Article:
FB, I see you're a traditional purist. Being a noob at this, I'm still unsure of the lines drawn between them. I understand that some contend that traditionals can contain small amounts of flavorings, as opposed to show meads. So, yes, I am aiming for a metheglyn, just a mildly flavored one.

And, your suggestion makes sense, to split up the different flavor components so they can be added at varying levels.

Putting them together for my tests has already been useful... I already see preferences, and as I will be tasting every day I will get an idea of the infusion limits. I've already found that I will be reducing the hibiscus, and I prefer the black pepper to the cayenne.
Not really a purist Jim, just that its proven easier to compartmentalise the different types as they can all need slightly different handling/producing techniques.

When you back sweeten with honey or whatever, if you over do it you can cheat and add vodka to dry it out some, with spices, if you over do it, you're stuck with it (you can blend it of course).

Plus we often don't realise how strong a flavour some spices can provide. If you just chucked them all in you could produce something thats bloody horrible or with too many conflicting tastes. The fact a lot of spices extract well in alcohol gives us the choice/opportunity to do a good job first time......

Jim H
06-17-2013, 09:53 PM
FB: you're spicing suggestion makes sense. It makes more sense after I taste tested the spice blends today. The rose and coriander are almost obliterated by the hibiscus and cayenne/black pepper. If I had wanted to use these spice blends, I would not have been able to control the flavor that I am trying for. In preparation for use, I will definitely break them up into components that are more easily controlled. (And, since I am new at metheglyns and mead making in general, the more I can control accidents like over spicing through prevention, the better.)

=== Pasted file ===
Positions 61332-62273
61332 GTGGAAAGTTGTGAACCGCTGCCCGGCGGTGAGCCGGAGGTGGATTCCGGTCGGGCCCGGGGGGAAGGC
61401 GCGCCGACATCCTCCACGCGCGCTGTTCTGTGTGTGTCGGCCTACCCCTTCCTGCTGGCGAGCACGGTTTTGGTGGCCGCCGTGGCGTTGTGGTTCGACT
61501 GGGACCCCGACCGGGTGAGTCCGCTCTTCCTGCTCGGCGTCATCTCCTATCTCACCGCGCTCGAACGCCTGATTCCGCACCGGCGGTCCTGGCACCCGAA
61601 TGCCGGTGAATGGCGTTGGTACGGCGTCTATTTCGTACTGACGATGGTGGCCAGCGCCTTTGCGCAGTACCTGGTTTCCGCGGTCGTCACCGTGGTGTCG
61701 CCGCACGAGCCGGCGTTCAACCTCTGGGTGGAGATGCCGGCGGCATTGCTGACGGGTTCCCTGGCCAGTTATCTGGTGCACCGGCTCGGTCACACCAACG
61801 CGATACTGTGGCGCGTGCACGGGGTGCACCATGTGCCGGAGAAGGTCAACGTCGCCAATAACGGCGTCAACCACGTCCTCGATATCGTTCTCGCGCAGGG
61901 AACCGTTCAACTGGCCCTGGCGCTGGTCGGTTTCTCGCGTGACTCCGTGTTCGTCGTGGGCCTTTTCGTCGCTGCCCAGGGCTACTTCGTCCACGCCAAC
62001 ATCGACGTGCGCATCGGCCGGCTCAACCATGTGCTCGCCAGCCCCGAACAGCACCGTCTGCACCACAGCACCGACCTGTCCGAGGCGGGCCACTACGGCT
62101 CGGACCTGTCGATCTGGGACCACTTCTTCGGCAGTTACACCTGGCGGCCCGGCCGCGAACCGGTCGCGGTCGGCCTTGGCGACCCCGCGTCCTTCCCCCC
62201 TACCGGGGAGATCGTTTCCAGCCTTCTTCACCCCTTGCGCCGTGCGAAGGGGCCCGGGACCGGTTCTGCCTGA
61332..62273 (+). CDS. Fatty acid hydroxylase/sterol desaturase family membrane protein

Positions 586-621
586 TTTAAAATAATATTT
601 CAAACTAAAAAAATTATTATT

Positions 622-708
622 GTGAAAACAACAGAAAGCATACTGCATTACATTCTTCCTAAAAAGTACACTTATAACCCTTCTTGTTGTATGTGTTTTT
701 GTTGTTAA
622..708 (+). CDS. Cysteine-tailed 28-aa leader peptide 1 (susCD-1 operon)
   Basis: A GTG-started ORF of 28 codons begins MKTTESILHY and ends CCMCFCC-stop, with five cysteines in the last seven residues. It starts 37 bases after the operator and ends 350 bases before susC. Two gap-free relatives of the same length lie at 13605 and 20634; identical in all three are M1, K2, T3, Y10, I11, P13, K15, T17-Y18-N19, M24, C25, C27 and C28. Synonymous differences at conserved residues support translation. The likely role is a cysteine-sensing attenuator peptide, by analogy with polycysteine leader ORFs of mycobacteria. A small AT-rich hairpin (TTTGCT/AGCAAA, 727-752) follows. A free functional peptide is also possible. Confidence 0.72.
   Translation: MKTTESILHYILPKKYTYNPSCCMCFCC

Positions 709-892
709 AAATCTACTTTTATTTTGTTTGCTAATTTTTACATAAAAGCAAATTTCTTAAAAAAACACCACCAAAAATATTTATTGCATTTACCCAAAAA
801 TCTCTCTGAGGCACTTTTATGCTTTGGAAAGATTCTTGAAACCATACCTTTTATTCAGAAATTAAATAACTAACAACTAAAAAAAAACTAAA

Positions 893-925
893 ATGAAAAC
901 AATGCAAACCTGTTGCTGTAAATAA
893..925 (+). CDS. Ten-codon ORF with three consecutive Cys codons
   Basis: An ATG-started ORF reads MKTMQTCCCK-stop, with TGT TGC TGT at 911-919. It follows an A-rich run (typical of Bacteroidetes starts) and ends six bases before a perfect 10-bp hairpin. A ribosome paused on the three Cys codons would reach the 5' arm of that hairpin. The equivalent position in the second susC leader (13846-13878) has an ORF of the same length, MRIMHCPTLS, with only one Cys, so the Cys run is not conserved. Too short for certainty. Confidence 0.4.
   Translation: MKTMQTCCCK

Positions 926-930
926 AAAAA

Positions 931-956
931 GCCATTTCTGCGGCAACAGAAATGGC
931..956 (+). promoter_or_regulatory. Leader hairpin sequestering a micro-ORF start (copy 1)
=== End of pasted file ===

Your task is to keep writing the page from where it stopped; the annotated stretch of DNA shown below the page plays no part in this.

jgeohring: thanks for the extra info there, it's further confirmation. Do me a favor, tell me the amount of lemon and black pepper per gallon you treated your mead with, and your method. How is it coming along taste-wise -- is it what you expected? Stronger or weaker?

Jim H
06-22-2013, 11:07 PM
I am refining my approach. I am soliciting comments, suggestions and questions -- I appreciate all help.

The recipe:

VOLUME: 3 gallons total (made in 3 gal better bottles, with ports)
HONEY: 10 pounds honey (probably spring wildflower, with a small portion of buckwheat - maybe one pound out of the total)
HERBS/SPICES: herbal tinctures (Tonight, I made the tinctures, and have separated out the components that I will be using with recorded amounts per 2 oz vodka 40%abv, each. Rose - 4g or 12 buds, coriander - 2 tsp, hibiscus - 3/4 tsp, and black pepper - 1/2 tsp. After measurement, I crushed them. From tests, I can tell that the pepper and hibiscus can be very overpowering, so I pulled back on them. I will taste them in a week, and depending on bitterness, will let them sit another week with intermittent tastings. Dosages will be staggered at each racking, amounts per rack to be determined....)
YEAST: K1V (As per strong suggestions here, K1V is definitely the yeast of choice for this.)
NUTRITION: FermaidK (staggered)
OAK: Mix of medium toast French and heavy toast American, in cubes. I am open to suggestions with the proportions and total quantity, but I was thinking 1 part med. toast to 2 parts heavy, total weight 0.6 oz. I would put it in for the last two weeks of the secondary, then rack it off to the tertiary.


Initial fermentation, all in the primary:

No heat method. NYC water and honey. It's worked before.
Breaking down the honey and volume additions, in order to accomplish two goals. (1) I want to keep it from foaming over, and this was a suggestion to help with that. (2) I was informed on this forum that it is a good idea to add your honey in steps to avoid getting fermentation stuck.
First step: 2 gallons total, using 6 pounds honey of the total 10. 1/2 tsp Fermaid K.
Second step: 1/2 gallons add, using 2 pounds of remaining honey. 1/2 tsp Fermaid K.
Third step: 1/2 gallons add, using final 2 pounds of honey. 1/2 tsp Fermaid K.


Questions on the initial fermentation - Do I have the proportions right? What is the timing on these additions? Is it a good idea to add the Fermaid K simultaneously this way? (It seems to obvious thing to do.)

I am planning on two rackings, so three cycles.

Primary: The 3 step process, as above. Initial dose of herbal tincture. I'm guessing 3 to 4 weeks minimum, but I don't want it to sit on the lees for too long. It will be hot weather, and I don't want funk.